Gotcha 2!

On Sunday, December 4, two men who were at the on Highway 29 called a taxi. They asked the driver to take them to the Indian Lake subdivision located near the .  As they arrived at their address, they proceeded to pull a gun on the driver and robbed him, taking his keys, cellphone and $400 in fares. By the time the LPD arrived, the robbers had taken off into the woods.  A K-9 unit was brought in and tracked them, but lost the scent. But thanks to descriptions provided by the driver and residents of the subdivision, the LPD was able to get enough details and arrested one of the men two days later. The LPD is working on locating the other suspect.

Gotcha 3!

On Friday, December 9, a group of men tried passing counterfeit $20 bills in one of the stores located in the Beaver Ruin Village Shopping Center. The employee allowed the men to leave and then immediately called the Lilburn Police. When the police car pulled up the men, having no idea that they were found out, acted casual as the police interrogated them. They were not only arrested for passing counterfeit money but also for drugs that were found in their car.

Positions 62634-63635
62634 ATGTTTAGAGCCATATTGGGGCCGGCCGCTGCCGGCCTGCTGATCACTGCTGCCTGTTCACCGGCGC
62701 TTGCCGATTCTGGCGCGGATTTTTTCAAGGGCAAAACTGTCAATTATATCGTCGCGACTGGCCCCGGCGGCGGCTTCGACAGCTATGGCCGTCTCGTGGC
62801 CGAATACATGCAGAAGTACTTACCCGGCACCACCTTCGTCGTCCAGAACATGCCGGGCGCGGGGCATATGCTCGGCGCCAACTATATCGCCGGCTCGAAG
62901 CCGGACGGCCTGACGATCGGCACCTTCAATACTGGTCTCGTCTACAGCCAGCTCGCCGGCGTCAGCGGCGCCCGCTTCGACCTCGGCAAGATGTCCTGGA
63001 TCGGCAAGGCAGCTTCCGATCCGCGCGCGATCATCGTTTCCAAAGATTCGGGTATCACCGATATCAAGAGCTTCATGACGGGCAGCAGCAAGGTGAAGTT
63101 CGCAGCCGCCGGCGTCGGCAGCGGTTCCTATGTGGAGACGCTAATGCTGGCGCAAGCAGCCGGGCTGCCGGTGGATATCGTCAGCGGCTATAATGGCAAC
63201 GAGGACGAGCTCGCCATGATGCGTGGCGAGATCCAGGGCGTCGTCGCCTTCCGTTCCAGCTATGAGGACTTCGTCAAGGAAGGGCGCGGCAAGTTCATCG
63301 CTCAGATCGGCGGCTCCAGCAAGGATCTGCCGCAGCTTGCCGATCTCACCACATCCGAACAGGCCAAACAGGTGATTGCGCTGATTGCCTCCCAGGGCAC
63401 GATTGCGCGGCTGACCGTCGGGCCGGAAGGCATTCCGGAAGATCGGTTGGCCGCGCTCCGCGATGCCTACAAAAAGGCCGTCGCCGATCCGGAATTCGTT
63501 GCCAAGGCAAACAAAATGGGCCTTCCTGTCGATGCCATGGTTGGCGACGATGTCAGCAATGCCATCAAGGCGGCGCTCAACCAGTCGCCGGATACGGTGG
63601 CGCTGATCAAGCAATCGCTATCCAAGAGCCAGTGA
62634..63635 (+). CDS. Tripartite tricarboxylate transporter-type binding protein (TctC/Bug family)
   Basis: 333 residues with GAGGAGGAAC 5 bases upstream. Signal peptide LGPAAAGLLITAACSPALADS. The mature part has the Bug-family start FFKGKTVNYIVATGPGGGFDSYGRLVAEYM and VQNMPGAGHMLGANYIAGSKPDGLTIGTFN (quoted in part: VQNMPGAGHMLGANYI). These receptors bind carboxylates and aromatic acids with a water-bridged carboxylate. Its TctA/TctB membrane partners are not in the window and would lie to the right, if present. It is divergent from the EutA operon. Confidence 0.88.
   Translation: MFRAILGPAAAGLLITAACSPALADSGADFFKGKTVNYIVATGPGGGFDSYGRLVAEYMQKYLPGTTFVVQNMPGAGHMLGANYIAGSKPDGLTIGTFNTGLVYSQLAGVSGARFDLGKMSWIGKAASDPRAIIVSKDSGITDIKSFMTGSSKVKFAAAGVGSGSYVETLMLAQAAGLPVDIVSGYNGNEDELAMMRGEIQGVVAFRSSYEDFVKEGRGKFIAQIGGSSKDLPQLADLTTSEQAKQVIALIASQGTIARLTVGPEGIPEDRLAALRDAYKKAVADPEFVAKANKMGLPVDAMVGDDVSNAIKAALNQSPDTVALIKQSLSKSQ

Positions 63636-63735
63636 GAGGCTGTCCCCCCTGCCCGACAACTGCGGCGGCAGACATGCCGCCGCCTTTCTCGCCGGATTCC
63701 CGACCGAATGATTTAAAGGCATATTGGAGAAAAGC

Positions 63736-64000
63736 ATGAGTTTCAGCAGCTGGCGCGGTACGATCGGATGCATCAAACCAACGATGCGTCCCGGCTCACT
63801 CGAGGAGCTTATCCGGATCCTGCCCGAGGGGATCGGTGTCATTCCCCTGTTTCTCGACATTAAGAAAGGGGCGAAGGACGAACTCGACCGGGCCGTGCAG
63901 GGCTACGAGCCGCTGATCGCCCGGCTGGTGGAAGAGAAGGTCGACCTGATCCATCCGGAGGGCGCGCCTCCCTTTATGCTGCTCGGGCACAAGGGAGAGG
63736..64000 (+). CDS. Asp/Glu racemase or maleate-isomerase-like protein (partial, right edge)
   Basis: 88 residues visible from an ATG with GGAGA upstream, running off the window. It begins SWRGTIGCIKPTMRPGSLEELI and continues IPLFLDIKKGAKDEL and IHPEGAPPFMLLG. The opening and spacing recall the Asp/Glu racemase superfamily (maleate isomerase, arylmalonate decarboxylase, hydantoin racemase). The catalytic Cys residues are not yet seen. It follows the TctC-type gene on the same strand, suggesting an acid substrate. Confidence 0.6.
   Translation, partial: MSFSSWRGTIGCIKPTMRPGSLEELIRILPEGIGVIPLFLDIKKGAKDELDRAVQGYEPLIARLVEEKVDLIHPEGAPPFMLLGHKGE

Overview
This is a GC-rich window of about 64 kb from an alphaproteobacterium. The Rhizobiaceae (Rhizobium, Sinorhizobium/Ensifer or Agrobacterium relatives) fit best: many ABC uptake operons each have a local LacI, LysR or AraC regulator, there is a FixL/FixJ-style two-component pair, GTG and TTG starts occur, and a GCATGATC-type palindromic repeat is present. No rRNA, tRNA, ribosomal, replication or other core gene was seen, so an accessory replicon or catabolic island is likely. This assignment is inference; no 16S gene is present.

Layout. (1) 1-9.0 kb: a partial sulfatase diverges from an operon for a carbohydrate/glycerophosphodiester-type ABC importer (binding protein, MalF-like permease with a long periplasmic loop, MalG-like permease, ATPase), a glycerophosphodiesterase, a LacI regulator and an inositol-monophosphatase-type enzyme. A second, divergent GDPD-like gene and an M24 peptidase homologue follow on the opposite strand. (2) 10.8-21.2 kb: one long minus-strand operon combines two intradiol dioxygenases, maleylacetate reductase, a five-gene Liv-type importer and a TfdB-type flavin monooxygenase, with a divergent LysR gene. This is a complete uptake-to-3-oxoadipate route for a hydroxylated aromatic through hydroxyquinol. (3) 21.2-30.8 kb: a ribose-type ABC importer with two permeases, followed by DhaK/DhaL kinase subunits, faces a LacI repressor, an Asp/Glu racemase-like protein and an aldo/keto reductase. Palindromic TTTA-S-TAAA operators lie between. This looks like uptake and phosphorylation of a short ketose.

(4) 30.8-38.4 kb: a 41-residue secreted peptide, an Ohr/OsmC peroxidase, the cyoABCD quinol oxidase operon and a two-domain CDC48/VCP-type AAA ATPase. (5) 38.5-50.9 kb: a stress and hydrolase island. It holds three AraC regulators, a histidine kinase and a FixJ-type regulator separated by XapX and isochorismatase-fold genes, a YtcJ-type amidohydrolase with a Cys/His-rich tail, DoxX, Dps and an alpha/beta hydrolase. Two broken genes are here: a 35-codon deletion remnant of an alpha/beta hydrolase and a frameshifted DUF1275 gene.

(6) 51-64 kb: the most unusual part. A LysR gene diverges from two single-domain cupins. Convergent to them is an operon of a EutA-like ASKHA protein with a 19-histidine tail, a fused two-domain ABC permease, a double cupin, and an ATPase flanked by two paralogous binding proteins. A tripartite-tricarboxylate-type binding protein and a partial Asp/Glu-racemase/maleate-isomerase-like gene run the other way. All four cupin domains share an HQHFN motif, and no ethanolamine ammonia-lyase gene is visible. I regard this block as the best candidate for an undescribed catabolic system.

SafetySmart Lilburn, Inc. and the Lilburn Police Department would like to thank the Brandlwood Neighborhood Watch and the Indian Lake Neighborhood Watch for their efforts to help fight crime. And kudos to the Business Watch in the Beaver Ruin Village Shopping Center for being just as committed. Your actions prove that Community Watches in Lilburn are working!

Richard Ferris December 21, 2011 at 09:04 PM